faired uni



S

s7ev0

Guest
Now what's needed here is a clear section to be incorporated in the
front of the fairing and for the helmet pictured to be designed so that
it sits neatly in the "cockpit" opening so when the rider lowers his/her
head it creates a seal, thereby increasing the efficiency of the air
resistance ;)


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J

joemarshall

Guest
Klaas Bil wrote:
> *Unicyclists hardly go fast enough to have substantial benefit of a
> fairing. A unicycle rides like ~~~~ so you would be slinging your
> banana through the air which might actually -increase- air resistance.
> *



I sometimes ride fast enough to get a benefit from a fairing. Or at
least I did today. Straight into a 22mph wind that was gusting up to
38mph. I was having to power hard to ride downhills.

Joe


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D

daino149

Guest
joemarshall wrote:
> *I sometimes ride fast enough to get a benefit from a fairing. Or at
> least I did today. Straight into a 22mph wind that was gusting up to
> 38mph. I was having to power hard to ride downhills.
>
> Joe *



Yeah, but could you imagine riding a faired uni in a 22mph cross wind?
I would be like riding with someone next to you constantly trying to
push you over.


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joemarshall

Guest
daino149 wrote:
> *Yeah, but could you imagine riding a faired uni in a 22mph cross
> wind? I would be like riding with someone next to you constantly
> trying to push you over. *



Good point. On the coker it was like that already at times.

Joe


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T

tholub

Guest
I haven't ridden with a fairing, but I have ridden a 29er with a
(decorative) disk wheel (in the Arcata-Ferndale Kinetic Sculpture Race)
in significantly windy conditions. It's manageable. The funny thing is
that it usually wasn't perceptible as a side force; when it was a
quartering rear wind, like on the beach, it felt like I was totally
being pushed along; I got some serious speed down the bach. In direct
side winds or quartering headwinds, I just felt a little out of sync,
like I had to keep slowing down to get the unicycle back under me.

I don't see a fairing being particularly useful, but it would definitely
be rideable.


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johnfoss

Guest
Klaas Bil wrote:
> *Ha, I wanted to post the picture I once saw (and thought I had
> saved
> but I can't find it) of a blimp with an undercarriage consisting of
> a
> single wheel and ask "Is this what you mean?"*

Blimps look like cool giant unicycles, but unfortunately most of the
ones I've looked clostly at also have tiny little wheels on the tail
fin. Boo.


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B

Bob22b

Guest
johnfoss wrote:
> *81 mph sounds like the record for *non-paced* cycling. I think speeds
> up to 150+ have been managed with motorpacing. Mile-a-minute Murphy
> did a one-minute mile about 100 years ago (paced). Surely bikes have
> gone a lot faster since then?
>
> Why use a fairing? I can think of three major reasons:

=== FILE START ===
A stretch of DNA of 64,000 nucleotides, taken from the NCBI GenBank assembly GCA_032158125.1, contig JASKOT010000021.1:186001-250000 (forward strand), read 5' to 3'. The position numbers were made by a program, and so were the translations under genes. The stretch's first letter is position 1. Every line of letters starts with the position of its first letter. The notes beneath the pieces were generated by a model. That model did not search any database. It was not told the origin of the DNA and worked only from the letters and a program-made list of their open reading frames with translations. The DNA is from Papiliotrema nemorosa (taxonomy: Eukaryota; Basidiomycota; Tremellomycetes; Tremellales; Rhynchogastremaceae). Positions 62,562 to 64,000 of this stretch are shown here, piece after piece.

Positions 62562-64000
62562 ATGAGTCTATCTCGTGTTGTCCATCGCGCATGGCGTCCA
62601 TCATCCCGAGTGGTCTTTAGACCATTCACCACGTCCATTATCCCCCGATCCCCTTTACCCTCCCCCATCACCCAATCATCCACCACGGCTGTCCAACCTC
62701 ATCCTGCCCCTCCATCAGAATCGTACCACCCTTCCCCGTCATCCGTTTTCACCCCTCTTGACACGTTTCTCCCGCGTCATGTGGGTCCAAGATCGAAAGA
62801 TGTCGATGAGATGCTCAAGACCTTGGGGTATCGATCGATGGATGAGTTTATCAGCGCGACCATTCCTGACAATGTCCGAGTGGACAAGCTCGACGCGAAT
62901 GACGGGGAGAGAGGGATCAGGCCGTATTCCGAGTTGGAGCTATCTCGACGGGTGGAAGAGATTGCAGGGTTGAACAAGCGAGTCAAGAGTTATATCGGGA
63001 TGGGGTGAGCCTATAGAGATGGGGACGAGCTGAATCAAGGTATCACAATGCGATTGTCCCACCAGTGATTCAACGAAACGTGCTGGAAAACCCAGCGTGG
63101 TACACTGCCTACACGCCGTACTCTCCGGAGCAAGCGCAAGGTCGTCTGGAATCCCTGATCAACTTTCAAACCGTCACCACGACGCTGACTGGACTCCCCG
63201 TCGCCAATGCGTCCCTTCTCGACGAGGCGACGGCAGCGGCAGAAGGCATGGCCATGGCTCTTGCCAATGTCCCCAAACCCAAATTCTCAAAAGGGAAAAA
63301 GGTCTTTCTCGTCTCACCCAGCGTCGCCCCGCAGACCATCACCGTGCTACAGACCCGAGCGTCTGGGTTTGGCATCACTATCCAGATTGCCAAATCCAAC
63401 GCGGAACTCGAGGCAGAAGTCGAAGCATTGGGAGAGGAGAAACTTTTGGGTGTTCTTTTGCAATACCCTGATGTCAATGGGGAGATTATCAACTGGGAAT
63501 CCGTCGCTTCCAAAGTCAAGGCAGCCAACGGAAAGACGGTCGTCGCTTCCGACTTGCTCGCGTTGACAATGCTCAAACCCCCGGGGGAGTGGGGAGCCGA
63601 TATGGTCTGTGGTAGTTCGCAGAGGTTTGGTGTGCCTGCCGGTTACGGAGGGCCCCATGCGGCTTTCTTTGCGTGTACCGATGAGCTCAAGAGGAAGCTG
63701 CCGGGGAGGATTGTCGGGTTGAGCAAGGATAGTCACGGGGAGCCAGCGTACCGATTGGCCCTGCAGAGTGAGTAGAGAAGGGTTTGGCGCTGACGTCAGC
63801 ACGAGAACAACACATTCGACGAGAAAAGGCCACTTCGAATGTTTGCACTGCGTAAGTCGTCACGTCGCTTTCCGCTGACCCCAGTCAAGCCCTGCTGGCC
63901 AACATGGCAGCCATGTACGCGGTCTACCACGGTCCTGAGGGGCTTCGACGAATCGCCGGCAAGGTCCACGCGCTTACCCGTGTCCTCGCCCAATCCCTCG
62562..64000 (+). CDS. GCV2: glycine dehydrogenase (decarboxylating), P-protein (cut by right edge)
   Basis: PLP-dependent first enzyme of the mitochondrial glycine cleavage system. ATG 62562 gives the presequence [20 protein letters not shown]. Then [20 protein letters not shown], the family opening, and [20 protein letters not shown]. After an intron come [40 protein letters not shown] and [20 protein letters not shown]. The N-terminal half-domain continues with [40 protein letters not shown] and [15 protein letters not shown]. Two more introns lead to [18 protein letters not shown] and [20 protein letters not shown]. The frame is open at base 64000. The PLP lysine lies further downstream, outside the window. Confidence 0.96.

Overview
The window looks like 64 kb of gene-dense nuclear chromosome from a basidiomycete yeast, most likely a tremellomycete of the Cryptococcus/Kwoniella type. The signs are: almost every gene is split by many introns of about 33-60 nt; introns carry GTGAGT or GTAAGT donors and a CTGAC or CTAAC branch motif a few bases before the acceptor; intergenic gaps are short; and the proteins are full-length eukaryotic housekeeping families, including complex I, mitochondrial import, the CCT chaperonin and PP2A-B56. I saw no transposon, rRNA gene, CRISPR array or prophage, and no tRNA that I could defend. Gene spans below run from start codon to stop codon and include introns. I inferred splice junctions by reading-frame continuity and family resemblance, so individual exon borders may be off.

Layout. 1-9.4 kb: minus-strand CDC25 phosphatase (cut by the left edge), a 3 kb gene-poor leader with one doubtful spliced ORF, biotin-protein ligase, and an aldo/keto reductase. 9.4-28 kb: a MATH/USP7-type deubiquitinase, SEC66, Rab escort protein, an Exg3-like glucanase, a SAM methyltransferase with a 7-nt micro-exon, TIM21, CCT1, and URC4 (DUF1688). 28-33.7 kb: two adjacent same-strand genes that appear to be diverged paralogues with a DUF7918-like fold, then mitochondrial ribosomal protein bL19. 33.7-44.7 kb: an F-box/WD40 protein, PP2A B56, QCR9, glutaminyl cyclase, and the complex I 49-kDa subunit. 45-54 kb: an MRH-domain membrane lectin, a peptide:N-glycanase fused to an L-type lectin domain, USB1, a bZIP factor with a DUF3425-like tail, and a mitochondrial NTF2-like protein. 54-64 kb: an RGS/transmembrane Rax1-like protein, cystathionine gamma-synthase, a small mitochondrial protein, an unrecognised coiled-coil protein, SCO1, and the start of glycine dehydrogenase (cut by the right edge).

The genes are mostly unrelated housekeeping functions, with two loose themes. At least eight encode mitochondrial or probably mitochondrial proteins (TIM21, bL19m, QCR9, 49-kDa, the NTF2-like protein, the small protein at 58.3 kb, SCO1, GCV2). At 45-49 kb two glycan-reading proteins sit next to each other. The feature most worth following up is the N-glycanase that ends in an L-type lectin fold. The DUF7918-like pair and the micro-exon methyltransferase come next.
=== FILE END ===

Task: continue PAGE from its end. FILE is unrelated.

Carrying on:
> 1. Improved speed
> 2. To look cool
> 3. Possibly to keep the rain off
>
> 1. Improving speed only works if you're going pretty fast in the first
> place. Before messing around with fairings, a geared recumbent
> unicycle design should be worked out. Got to get the frontal area down
> first, before a fairing is going to help at all.
>
> 2. Yup, there's always looking cool. Only if you're fully enclosed,
> you'd better have a lot of help starting and stopping! Not to mention
> riding with any kind of wind. More about this below.
>
> 3. The purpose of a fairing, per-se, is not to protect you from the
> weather. A weather-proof unicycle sounds pretty ridiculous. You can
> use an umbrella to keep the rain off, but you still need something
> major to keep the backs of your legs from getting soaked and dirty
> because of all the water you're picking up and "wobbling" all over
> yourself. So I'd recommend a rain suit and goggles.
>
> Fairings make bike handling unwieldly. That's on a bike. Take away one
> of the wheels, and a little bit of wind will keep you from being able
> to ride in the direction of your choosing. Even a large wheel unicycle
> is susceptable to wind. I remember once riding across a giant parking
> lot at Jones Beach, Long Island, with Ken Fuchs. We were on 40" and
> 45" wheels, trying to cross this parking lot with a very strong
> headwind, hitting us at kind of a 45 degree angle. We literally had to
> tack, like sailboats, to avoid flailing our arms all over the place! *



What's this non-paced and paced cycling deal?


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brian.slater

Guest
Bob22b wrote:
> *What's this non-paced and paced cycling deal? *

Basically, paced means that something is blocking the virtual wind that
you have when you move. Think of a car that has your fairing attached
to it instead of you - you don't have to deal with wind resistance.
It's drafting on steroids. If you're going 150 MPH then you would still
have 0 headwind.

Unpaced is DIY, if you're going 20 MPH then You'll have a 20 MPH
headwind - assumeing there's no wind when you're not moving.


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